Star Trek: TOS – S01E14, Balance Of Terror

star-trek-balance-of-terror-5It’s exciting to watch Star Trek: The Original Series because at every episode there’s a new idea popping up that I’ve seen developed in later series like The Next Generation, Deep Space Nine, and Voyager. And in this fourteenth episode nothing less than the Romulans are introduced! In Balance of Terror, the USS Enterprise goes to rescue some outposts along the neutral zone between Federation territory and the Romulan Empire. He discovers that an invisible enemy is destroying them one by one and launches herself in pursuit of the aggressors after realizing that, should they be allowed to get back safely, the Romulans would immediately declare war on the Federation because of its manifest weakness.

The episode is based on Dick Powell’s 1957 film The Enemy Below with Robert Mitchum and Curd Jürgens. In the obvious parallel, the Enterprise is an American destroyer that in 1943 intercepts a German U-boot, invisible underwater just like the Romulan ship is invisible thanks to its cloaking device. I found it interesting to find out how the cloaking rules have changed over time, say from TOS to TNG and DS9. Here, the instruments on board are able to identify the hidden ship, but the latter is invisible to the naked eye. In the subsequent incarnations of Star Trek the concealment makes the ship invisible even to the detection instruments, of course!

Returning to the episode, it is a battle of wits between the two captains: Kirk on one side and the commander played by Mark Lenard (he’ll be Sarek, Spock’s father, on more than one occasion afterwards!). Despite the science fiction setting, it’s very clear that scifi here is only a thin cover over the naval battle featured in Powell’s film. In fact, the most interesting part of the episode is the creation of the Romulan race which is described as very hierarchically organized and with military titles based on the Roman empire. The uniforms were then re-used and updated only marginally in TNG, and of course Romulans look just like Vulcans. I was surprised to discover that Spock himself didn’t know the history of the Romulans: I thought that the fact that they initially were Vulcan revolutionaries was known on Vulcan!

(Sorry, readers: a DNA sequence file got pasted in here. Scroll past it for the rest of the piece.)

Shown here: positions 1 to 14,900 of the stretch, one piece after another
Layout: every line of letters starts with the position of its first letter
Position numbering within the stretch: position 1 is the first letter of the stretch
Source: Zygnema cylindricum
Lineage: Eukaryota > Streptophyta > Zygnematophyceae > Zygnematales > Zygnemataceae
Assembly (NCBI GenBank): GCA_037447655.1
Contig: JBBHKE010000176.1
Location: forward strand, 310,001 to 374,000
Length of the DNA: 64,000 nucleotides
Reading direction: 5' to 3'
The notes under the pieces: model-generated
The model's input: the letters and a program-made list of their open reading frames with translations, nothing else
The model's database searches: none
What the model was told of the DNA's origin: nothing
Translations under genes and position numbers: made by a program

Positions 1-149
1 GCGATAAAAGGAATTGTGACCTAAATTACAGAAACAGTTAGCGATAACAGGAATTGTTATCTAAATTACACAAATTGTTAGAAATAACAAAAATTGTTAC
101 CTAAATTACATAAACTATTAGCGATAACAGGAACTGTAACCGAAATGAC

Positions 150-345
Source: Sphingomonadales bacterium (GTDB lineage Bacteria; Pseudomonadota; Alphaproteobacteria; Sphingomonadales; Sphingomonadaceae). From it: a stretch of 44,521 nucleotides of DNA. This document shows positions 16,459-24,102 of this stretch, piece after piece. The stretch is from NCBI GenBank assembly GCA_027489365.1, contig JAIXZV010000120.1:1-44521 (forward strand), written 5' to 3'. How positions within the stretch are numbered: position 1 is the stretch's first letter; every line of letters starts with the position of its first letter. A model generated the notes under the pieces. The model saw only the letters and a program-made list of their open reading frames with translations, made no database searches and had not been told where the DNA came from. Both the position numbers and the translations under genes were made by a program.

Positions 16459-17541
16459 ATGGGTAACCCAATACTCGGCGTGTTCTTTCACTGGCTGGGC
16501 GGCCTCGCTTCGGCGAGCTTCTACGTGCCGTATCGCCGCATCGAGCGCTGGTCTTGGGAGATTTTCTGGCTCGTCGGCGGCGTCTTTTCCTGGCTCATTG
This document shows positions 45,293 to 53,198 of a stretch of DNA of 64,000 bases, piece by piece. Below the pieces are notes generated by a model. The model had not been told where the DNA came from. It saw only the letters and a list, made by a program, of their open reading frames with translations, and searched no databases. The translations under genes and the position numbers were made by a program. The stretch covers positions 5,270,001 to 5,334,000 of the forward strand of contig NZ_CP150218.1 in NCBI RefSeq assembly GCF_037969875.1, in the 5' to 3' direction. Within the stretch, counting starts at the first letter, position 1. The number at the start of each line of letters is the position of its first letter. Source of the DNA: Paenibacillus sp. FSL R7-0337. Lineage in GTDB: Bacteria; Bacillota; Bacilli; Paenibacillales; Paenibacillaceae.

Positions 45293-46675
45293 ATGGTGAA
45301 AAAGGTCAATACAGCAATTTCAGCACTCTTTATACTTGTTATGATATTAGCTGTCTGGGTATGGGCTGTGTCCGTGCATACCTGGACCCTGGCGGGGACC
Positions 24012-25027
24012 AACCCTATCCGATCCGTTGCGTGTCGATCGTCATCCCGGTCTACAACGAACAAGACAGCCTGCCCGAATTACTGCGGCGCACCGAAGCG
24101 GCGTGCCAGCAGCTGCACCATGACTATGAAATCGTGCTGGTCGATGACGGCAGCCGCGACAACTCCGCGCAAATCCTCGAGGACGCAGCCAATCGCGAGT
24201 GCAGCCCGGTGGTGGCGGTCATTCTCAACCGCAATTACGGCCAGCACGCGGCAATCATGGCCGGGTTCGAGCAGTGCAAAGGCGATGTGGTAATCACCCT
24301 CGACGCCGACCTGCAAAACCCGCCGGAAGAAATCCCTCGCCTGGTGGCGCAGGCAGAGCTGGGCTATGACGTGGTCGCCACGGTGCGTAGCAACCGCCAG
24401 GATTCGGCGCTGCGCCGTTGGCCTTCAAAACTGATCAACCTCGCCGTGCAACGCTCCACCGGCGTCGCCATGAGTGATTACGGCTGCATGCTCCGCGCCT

And finally, here is also the trademark of the Romulan fleet: the cloaking device! It’s brilliant that an idea born to save on production costs (it would have been prohibitive to create all the special effects necessary for the battle between the two spaceships) has been so effective, we’ve seen it so many times in all Star Trek incarnations! For the rest, the episode works well, it creates tension, it amuses, but it’s difficult to give credit to Paul Schneider, the screenwriter, since the plagiarism of the film with Robert Mitchum is obvious and (probably) declared. I enjoyed the excellent interpretation of Lenard that luckily will be reused a lot in future Star Trek, and above all I admired the genesis of one of the most iconic races of the brand! Ciao!

PS: in the end there is only one victim in the crew of the Enterprise, poor Robert Tomlinson (Stephen Mines). Of course we had known him at the beginning of the episode when Captain Kirk was celebrating his marriage with the young Angela Martine (Barbara Baldavin)! Bad luck!


Previous episode: The Conscience of the King

Next episode: Shore Leave


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